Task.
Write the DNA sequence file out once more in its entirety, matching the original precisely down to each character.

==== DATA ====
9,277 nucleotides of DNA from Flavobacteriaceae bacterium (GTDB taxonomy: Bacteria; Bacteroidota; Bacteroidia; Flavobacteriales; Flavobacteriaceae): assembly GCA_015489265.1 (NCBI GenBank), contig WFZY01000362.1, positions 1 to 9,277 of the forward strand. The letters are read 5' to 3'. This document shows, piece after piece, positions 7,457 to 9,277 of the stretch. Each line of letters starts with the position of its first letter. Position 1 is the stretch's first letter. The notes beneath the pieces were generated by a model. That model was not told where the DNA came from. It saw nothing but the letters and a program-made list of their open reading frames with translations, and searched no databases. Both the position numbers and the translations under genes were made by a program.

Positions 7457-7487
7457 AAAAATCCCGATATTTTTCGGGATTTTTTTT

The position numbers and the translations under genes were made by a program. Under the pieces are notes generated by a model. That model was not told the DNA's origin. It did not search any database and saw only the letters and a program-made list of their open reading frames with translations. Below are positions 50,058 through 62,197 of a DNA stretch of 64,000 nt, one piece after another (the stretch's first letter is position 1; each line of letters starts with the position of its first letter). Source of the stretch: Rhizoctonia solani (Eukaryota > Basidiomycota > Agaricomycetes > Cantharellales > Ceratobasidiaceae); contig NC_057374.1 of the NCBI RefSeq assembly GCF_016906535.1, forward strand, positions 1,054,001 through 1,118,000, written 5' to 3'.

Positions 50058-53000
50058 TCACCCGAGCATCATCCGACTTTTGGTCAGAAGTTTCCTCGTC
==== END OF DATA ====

9,277 nucleotides of DNA from Flavobacteriaceae bacterium (GTDB taxonomy: Bacteria; Bacteroidota; Bacteroidia; Flavobacteriales; Flavobacteriaceae): assembly GCA_015489265.1 (NCBI GenBank), contig WFZY01000362.1, positions 1 to 9,277 of the forward strand. The letters are read 5' to 3'. This document shows, piece after piece, positions 7,457 to 9,277 of the stretch. Each line of letters starts with the position of its first letter. Position 1 is the stretch's first letter. The notes beneath the pieces were generated by a model. That model was not told where the DNA came from. It saw nothing but the letters and a program-made list of their open reading frames with translations, and searched no databases. Both the position numbers and the translations under genes were made by a program.

Positions 7457-7487
7457 AAAAATCCCGATATTTTTCGGGATTTTTTTT

The position numbers and the translations under genes were made by a program. Under the pieces are notes generated by a model. That model was not told the DNA's origin. It did not search any database and saw only the letters and a program-made list of their open reading frames with translations. Below are positions 50,058 through 62,197 of a DNA stretch of 64,000 nt, one piece after another (the stretch's first letter is position 1; each line of letters starts with the position of its first letter). Source of the stretch: Rhizoctonia solani (Eukaryota > Basidiomycota > Agaricomycetes > Cantharellales > Ceratobasidiaceae); contig NC_057374.1 of the NCBI RefSeq assembly GCF_016906535.1, forward strand, positions 1,054,001 through 1,118,000, written 5' to 3'.

Positions 50058-53000
50058 TCACCCGAGCATCATCCGACTTTTGGTCAGAAGTTTCCTCGTC